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All in all, Demonios tus ojos is a movie about the excitement of doing something prohibited. The pleasure is seen as something unreachable, as people often wish for things that don’t feel attainable. The beautiful, young protagonist is naturally attracted to her brother, even if this wish seems impossible to come true at the beginning. She doesn’t act sisterly in front of this man, who is more estranged to her than related. Tired of her too-available boyfriend, Aurora rejects him and dresses up for Oliver in an attempt to look more feminine while attending his coke-fueled parties. At times, there’s so much going on, with the melodrama being closer to classical Ibero-American soap operas, but Aguilera fortunately offers a  surprising twist by the conclusion, quoting a classic of the found-footage horror genre.

Viewers are encouraged to peep into Aurora’s room, based on a feeling of doing something illicit. The voyeur is a passive person, a guy who feeds his insatiable fantasies through images that he cannot intervene upon; a paradox for a film director who should control his work. Oliver calls his sister while he’s secretly filming her — an attempt to be in control, even when he’s not. He can verify if she’s lying, yet he can’t reveal why he knows. Cleverly, his control over “work” transfers to real life, as he acts up on sick intentions. By re-living various situations, the perverted person is satisfied without the action itself. And what if Aurora, too, is a voyeur? She enjoys the passive role of being watched and doesn’t seem to care about the reactions to her video. At the beginning, it seems that Oliver has a greater plan, like a tormented artist who crosses unimaginable borders for some undeclared purpose, as he never introduces auteur-driven questions into his justifications. While traditionally discussed in a Freudian key, the protagonists’ complexes seem more justified by the Westermark effect; the higher possibility of two siblings being attracted to each other if they didn’t grow up together.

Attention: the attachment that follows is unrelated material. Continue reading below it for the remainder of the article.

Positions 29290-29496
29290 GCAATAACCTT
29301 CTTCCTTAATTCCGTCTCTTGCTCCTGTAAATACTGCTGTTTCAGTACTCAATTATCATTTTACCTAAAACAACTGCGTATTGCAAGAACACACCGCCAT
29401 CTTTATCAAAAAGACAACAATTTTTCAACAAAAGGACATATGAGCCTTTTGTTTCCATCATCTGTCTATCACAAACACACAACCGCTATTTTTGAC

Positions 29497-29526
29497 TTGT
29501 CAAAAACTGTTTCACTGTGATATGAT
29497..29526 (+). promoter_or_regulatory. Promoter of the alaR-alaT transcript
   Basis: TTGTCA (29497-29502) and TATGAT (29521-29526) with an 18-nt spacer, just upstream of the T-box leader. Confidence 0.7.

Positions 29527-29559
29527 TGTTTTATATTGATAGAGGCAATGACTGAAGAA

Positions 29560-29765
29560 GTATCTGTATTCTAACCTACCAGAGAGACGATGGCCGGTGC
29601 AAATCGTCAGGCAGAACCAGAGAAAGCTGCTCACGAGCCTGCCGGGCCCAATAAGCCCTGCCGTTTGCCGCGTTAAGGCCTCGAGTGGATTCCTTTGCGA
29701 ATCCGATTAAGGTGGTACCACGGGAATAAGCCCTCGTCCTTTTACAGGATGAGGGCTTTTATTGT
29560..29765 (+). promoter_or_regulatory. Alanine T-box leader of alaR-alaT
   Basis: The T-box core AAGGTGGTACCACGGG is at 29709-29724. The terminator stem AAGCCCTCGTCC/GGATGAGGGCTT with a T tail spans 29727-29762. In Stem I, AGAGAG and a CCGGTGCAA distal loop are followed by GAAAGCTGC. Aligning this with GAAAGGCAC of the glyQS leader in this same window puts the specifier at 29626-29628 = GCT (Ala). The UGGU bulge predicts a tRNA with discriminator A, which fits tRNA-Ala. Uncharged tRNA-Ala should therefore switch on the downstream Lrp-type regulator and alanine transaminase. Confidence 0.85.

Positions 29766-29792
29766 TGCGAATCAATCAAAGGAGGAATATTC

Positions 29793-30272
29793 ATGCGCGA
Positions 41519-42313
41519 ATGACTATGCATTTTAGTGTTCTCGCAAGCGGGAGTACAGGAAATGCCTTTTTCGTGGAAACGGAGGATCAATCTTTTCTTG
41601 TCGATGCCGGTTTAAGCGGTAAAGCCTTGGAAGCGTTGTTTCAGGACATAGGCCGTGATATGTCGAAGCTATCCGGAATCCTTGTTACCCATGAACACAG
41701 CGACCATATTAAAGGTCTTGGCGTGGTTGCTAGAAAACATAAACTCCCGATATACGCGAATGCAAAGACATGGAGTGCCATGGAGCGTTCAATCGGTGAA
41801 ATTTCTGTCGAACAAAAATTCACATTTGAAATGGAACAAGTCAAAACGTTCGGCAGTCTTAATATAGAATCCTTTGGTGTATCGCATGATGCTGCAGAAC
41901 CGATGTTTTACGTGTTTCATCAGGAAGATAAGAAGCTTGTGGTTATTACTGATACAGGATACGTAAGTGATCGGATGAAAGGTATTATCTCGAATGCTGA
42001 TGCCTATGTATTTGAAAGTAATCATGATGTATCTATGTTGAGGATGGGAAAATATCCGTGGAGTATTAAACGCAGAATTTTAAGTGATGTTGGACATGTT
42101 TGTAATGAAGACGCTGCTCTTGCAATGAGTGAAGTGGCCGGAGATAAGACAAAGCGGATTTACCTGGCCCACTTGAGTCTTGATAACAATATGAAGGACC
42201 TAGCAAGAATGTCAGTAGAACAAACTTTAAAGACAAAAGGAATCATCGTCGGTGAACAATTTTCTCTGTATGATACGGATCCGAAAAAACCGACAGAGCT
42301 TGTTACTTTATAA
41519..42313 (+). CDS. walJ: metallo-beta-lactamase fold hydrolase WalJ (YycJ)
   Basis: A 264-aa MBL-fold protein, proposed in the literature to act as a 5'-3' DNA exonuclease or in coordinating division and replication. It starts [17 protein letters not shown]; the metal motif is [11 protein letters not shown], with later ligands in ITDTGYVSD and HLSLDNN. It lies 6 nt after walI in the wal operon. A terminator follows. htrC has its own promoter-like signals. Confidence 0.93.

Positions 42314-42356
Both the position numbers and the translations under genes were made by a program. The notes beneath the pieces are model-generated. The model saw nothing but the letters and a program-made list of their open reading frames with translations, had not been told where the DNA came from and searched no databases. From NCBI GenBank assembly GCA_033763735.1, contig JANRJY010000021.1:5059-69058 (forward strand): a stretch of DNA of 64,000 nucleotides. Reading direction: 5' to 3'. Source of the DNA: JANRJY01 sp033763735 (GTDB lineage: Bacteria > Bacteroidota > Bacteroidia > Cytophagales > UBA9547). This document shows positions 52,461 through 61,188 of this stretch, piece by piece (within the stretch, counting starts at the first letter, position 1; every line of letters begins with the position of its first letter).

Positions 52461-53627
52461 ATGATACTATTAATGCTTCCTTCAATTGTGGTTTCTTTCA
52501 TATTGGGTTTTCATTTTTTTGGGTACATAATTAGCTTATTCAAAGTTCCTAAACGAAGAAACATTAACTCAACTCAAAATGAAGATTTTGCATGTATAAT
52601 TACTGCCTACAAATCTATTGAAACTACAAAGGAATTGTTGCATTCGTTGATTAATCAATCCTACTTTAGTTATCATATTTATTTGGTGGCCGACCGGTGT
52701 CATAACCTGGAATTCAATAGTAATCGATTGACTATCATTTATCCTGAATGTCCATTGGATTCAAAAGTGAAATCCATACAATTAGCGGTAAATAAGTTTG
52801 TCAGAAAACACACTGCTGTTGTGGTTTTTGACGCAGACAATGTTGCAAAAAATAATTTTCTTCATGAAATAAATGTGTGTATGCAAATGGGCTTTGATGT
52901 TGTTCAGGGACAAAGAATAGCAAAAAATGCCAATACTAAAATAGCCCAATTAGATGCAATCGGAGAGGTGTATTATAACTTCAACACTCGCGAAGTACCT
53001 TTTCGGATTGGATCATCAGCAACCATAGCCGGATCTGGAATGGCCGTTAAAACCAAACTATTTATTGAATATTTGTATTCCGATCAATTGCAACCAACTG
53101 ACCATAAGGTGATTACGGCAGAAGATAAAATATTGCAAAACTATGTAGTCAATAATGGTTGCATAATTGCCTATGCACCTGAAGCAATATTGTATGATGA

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While a bit self-explanatory, Aurora’s therapy sessions reveal some key factors for the development of her situation. Oliver is not the typical fatherly figure that substitutes the dead parent, yet he is certainly an atypical role-model. Aurora reckons that she enjoyed the conflictual relationship that her brother had within the family, and while it disturbed her, it also aroused her attention, giving her the outburst she imagined. To me, Aurora projects her wild self by revolting in front of the family, messing with her dad (an Oedipal reaction) through Oliver’s actions. The brother represents Auror’s secret desire to rise up against her parents, to be independent and defy them with no visible reason. Endlessly, Pedro Aguilera’s bold film brings together wonderful performances that produce an intoxicating feeling of erotic tension. By framing Demonios tus ojos within the border-crossing of filmmaking, the boiling narrative reveals a compelling commentary about norms and taboos in an over sexualised society.

Andreea Pătru (@andreeapatru89) is a Romanian film critic and programmer who resides in Spain. Apart from taking part in the 2015 Locarno Critics Academy and Talents Sarajevo in 2016, she has written for Indiewire, Desistfilm and collaborated with Romanian outlets such as Film Reporter, Observator Cultural and FILM magazine. Andreea is a programmer at Tenerife Shorts – Tenerife International Short Film Festival and has previously worked for Romanian Film Promotion.